Derawan is the place to just be. It took us two full days of travel to reach Derawan, but it turned out to be my favourite spot in Borneo. Derawan was what I have been looking for in my search for a beautiful piece of Southeast Asian paradise. After the disappointment that was Sipadan, discovering Derawan made me believe that there are still places out there that have not been ruined by development and masses of tourists. My only regret about Derawan is that we didn’t stay longer.
Staying at Losmen Danakan we were able to arrange diving around the island for only 25 dollars. The water is so shallow and rich with life that after one dive we opted for snorkeling. If you like warm, clear blue water, grumpy turtles and silly clownfish then snorkeling off the Jetty will be your cup of tea. In fact, I will go on record and say that snorkeling off Derawan is better than diving. You can stay in the water longer and playing around with masses of fish while unintentionally scaring turtles coming up for air is tremendous fun.
One of the highlights of not only the time spent in Derawan, but a highlight of my life, was scuba diving with Manta Rays. They are such divine creatures and watching them feed on delicious plankton was just spectacular. I don’t even care that I burned my knee on fire coral while camping behind a rock and watching them from below. We struggled so much to fight against the current and the mantas moved so gracefully at such speed. I could have stayed down for hours just watching Manta Rays, but the diving tank has its limits.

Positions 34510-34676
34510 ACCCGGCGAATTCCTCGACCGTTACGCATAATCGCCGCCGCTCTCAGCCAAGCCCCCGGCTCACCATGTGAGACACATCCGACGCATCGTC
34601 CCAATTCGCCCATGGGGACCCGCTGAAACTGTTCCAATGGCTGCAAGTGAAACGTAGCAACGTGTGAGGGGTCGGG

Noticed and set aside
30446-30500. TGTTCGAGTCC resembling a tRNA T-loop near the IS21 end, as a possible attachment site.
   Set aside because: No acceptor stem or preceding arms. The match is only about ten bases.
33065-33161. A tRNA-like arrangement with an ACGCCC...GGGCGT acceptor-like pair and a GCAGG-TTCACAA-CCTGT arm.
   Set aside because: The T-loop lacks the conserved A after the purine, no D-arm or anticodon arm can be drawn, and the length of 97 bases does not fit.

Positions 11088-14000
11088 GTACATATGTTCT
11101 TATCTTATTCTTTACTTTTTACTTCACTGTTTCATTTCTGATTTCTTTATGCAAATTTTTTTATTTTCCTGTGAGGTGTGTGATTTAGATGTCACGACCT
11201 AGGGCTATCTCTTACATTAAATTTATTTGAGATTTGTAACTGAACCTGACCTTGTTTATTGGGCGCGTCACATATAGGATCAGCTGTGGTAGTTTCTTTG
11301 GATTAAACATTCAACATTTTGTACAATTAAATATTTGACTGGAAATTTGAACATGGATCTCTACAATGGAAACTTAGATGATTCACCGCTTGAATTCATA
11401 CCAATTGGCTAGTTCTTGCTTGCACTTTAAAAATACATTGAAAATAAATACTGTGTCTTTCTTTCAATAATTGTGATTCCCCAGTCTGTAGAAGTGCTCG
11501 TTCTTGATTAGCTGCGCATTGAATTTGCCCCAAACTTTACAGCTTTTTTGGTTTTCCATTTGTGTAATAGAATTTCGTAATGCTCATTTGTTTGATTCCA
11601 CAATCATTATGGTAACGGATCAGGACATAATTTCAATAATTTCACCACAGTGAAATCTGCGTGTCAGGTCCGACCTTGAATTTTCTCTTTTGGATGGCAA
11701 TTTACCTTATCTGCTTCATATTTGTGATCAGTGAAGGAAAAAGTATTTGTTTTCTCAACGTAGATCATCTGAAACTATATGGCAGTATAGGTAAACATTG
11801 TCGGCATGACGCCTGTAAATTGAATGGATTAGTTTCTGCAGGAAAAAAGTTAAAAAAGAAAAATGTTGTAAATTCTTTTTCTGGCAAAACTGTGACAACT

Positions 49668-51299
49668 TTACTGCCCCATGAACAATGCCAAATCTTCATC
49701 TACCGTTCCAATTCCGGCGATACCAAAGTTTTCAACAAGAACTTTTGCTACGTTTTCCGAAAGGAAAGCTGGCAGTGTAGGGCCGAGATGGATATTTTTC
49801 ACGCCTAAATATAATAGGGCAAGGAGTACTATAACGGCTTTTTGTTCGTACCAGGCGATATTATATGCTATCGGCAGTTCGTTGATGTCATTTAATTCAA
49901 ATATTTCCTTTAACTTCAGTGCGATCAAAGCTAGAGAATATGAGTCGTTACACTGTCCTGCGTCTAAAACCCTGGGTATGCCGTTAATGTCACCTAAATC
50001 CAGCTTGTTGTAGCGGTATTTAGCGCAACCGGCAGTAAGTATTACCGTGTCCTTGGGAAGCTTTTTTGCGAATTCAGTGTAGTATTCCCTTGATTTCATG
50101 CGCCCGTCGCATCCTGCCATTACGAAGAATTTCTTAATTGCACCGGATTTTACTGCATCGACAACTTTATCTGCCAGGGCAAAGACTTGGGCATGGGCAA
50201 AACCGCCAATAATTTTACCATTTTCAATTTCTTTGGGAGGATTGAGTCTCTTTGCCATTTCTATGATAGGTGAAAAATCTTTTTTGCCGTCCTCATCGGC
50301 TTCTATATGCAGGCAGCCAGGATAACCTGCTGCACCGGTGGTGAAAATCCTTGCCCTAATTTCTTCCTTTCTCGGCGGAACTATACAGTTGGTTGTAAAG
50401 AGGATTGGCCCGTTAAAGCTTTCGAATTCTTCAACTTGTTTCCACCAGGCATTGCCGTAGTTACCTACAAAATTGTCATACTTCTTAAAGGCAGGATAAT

The most unusual experience from my time at Derawan was swimming in jelly fish lake. The lake used to be part of the ocean but the island slowly closed it off. The four types of jelly fish lost their sting and now they just clumsily bump around in the lake. When I asked another diver to describe the experience, she eloquently put it as, “it felt like heaven”.
The nightlife in Derawan is definitely happening. You have the choice of going to bed early while listening to the sounds of rain on the tin roof and the waves crashing underneath your room or you can hide under a roof and snap photos of lightning.
Getting to Derawan is a journey in itself. We crossed from Malaysia on a ferry from Tawau to Tarakan. Then jumped on another ferry from Tarakan to Tanjung Selor. After that, grab a car to Berau, where you can get another car to get you to the pier at Tanjung Batu. At the pier, grab a speedboat. It’s actually a lot easier than it sounds. If the locals see a foreign face, they will know exactly where to take you.
Also note that you will need to apply for an Indonesian Visa at the consulate in Tawau. If you drop off your passport in the morning you can pick it up in the afternoon.
Update January 2014 – While planning for a new trip to Sulawesi I was reading Lonely Planet. It said that Derawan has been getting progressively dirty and overcrowded. That makes me very sad. Another good spot ruined by overexposure.